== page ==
New Kings and Kingdoms - Solutions

 CBSE Class VII Social Science

NCERT Solutions
History Chapter 2
New Kings And Kingdoms

Q1: Match the following:

Gurjara-PratiharasWestern Deccan
PalasGujarat and Rajasthan
CholasTamil Nadu


Gurjara-PratiharasGujarat and Rajasthan
RashtrakutasWestern Deccan
CholasTamil Nadu

Q2: Who were the parties involved in the “tripartite struggle”?
The city of Kanauj situated in the Ganga valley was known for its riches. So all the three important dynasties of Gurjara- Prathiharas, Rashtrakutas and Palas wanted to gain control over it. So the struggle between these three kingdoms was known as the Tripartite struggle. This conflict continued for a long time and finally it was the Prathiharas who gained control over Kanauj.

Q3: What were the qualifications necessary to become a member of a committee of the sabha in the Chola Empire?
To become a member of a committee of the sabha in the Chola Empire, the following qualifications were necessary:

  • The members should be owners of land from which land revenue is collected.
  • They should have their own homes.
  • They should be between 35 and 70 years of age.
  • They should have knowledge of the Vedas.
  • They should be well-versed in administrative matters and should be honest.
  • They should not be members of any other committee in the last three years.
  • Anyone who has not submitted his accounts, as well as those of his relatives, cannot contest the elections.

Q4: What were the two major cities under the control of the Chahamanas?
Chahamanas were later known as Chauhans. One of the most important rulers of this dynasty was Prithviraj Chauhan who defeated Mohammed Ghori in the First Battle of Tarain in 1191 A.D. The two major cities in control of the Chahamanas were Delhi and Ajmer.

Q5: How did the Rashtrakutas become powerful?

  • Rashtrakutas were a royal dynasty ruling large parts of Indian Subcontinent between the sixth and tenth centuries.
  • A seventh century copper plate grant tells us that they ruled from Manapura, a city in Central India.
  • Their capital city was Manyakheta and the empire at its peak extended from Kaveri river in the south to the Narmada in the South.
  • The Rashtrakutas were initially subordinate to the Chalukyas of Karnataka.
  • In the mid-eighth century, Dantidurga, a Rashtrakuta chief, overthrew his Chalukya overlord and performed the hiranya-garbha (literally the golden-womb). When the ritual was performed with the help of Brahmanas, it was thought to lead to the rebirth of the sacrifice as a Kshatriya, even if he was not one by birth.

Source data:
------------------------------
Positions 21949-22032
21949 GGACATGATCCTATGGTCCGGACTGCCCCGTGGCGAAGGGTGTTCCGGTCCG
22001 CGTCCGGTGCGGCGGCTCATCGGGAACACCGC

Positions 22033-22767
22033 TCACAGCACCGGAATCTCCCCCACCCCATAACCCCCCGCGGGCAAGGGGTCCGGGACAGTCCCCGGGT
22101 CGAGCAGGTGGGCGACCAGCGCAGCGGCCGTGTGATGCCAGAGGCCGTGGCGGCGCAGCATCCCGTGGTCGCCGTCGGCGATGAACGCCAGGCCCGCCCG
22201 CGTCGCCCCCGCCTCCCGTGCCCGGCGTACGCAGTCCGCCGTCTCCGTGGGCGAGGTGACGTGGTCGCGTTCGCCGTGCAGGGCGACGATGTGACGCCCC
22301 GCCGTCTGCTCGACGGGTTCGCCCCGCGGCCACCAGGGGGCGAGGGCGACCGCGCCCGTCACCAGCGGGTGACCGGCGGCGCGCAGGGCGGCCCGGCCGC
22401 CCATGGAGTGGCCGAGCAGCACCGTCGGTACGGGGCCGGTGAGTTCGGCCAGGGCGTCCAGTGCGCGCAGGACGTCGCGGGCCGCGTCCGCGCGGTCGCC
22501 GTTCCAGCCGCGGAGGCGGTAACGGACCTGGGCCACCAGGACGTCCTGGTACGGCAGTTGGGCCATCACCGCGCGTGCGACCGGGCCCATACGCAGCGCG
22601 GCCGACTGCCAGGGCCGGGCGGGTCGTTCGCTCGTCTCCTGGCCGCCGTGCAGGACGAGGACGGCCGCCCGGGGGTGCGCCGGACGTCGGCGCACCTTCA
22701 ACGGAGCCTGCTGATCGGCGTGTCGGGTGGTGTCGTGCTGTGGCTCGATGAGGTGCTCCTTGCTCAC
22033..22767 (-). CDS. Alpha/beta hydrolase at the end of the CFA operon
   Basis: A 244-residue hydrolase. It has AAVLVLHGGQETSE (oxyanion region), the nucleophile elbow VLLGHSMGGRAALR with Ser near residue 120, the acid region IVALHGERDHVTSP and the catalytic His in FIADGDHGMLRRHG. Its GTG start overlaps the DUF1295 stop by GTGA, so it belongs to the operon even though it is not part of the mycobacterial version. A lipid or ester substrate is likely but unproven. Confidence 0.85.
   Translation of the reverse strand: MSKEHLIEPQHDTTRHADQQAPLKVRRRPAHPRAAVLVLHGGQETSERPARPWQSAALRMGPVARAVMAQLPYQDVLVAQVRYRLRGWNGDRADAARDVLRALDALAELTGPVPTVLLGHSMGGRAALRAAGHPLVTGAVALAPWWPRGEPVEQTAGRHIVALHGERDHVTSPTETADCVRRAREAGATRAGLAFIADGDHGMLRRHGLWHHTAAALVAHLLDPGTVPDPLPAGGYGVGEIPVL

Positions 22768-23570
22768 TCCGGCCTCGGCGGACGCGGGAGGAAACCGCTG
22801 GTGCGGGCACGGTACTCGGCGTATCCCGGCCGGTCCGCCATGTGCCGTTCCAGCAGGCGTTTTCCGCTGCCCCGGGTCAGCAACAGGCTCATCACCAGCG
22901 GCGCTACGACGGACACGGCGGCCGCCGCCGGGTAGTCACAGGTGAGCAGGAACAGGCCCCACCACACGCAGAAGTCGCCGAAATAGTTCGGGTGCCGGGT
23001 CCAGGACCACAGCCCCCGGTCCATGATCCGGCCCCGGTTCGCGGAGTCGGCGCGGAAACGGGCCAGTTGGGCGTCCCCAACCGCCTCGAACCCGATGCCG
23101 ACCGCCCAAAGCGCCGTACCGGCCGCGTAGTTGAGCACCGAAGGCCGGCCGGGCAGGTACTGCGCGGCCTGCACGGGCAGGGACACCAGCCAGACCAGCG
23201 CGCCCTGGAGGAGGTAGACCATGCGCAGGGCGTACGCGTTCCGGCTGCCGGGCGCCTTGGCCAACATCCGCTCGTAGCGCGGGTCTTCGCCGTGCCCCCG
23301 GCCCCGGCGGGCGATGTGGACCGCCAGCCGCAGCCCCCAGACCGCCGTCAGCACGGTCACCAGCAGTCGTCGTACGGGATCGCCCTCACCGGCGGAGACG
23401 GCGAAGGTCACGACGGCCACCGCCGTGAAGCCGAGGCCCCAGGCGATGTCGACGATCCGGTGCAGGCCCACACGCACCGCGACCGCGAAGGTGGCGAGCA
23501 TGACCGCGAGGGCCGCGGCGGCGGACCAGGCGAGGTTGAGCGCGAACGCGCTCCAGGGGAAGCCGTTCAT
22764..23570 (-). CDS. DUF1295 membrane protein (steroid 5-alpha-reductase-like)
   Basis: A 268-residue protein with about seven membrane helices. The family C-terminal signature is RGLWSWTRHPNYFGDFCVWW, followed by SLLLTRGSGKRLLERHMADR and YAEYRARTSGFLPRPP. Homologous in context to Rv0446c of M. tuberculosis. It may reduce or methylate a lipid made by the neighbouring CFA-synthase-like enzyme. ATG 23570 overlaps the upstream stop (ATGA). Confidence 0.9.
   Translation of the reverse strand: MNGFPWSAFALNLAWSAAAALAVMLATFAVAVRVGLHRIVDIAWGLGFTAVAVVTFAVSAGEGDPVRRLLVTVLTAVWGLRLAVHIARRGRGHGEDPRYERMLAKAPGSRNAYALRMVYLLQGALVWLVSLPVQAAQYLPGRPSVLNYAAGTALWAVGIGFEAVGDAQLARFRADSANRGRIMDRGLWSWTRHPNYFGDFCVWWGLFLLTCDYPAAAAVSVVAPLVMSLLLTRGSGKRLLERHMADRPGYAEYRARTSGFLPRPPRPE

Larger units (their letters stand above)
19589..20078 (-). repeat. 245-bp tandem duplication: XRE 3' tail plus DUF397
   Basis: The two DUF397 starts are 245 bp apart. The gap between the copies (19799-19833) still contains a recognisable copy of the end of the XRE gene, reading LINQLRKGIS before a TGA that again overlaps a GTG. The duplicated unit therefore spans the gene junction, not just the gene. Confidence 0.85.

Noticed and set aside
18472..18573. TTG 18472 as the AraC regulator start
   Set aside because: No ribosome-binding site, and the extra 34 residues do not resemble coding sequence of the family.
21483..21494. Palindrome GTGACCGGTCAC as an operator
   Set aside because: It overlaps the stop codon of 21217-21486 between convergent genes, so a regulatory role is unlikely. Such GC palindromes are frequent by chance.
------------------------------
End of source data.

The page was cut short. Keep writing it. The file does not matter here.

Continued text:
• Thereafter, they fought with Gurjara-Pratihara and Pala dynasties and became powerful.

Q6: What did the new dynasties do to gain acceptance?
 To gain acceptance, the following measures were adopted by the new dynasties:

  • Many of the new kings adopted high sounding titles like maharaja-adhiraja and tribhuvana chakravartin etc.
  • Gained wealth and power by forcing peasants, traders, cattle-keepers and artisans to pay revenue and declared themselves as maha-samanta, etc.
  • They got independence from their overlords.
  • They performed rituals to declare themselves as Kshatriyas with help from Brahmanas.
  • They built large temples to store their wealth and used the temples in wars.
  • They fought many wars to become independent.
  • They gained access to land and trade routes by waging wars.

Q7: What kind of irrigation works were developed in the Tamil region?
Ans: The irrigation works developed in the Tamil region were:

  • A grand uncut (dam) called Kallanai was constructed across river Kaveri in the second century A.D and it was known to be the greatest engineering achievement at that time and is still operational.
  • Water channels from the river Kaveri were used for agriculture.
  • Tanks were built to utilise river and rainwater for irrigation.
  • Dams and tanks were provided with sluices to regulate the flow of water.
  • Embankments were created in the delta region to prevent flooding.
  • Digging of wells for water storage.
  • Canals were built for water distribution.

Q8: What were the activities associated with Chola temples? 
 A Chola temple was not only a place of worship but also the hub of economic, social and cultural life. They often became the nuclei of settlements which grew around them.

  • Chola temples were centres of craft production. Bronze images were most distinctive. Most of the bronze images were of deities, some were of devotees as well.
  • Temples were also endowed with land by rulers as well as by others. The produce of the land went to maintain all the specialists who worked at the temple and others who lived nearby - priests, garland-makers, musicians, dancers, etc.
  • Making of bronze images was one of the main crafts associated with temples.
  • Chola bronze images are considered the finest in the world.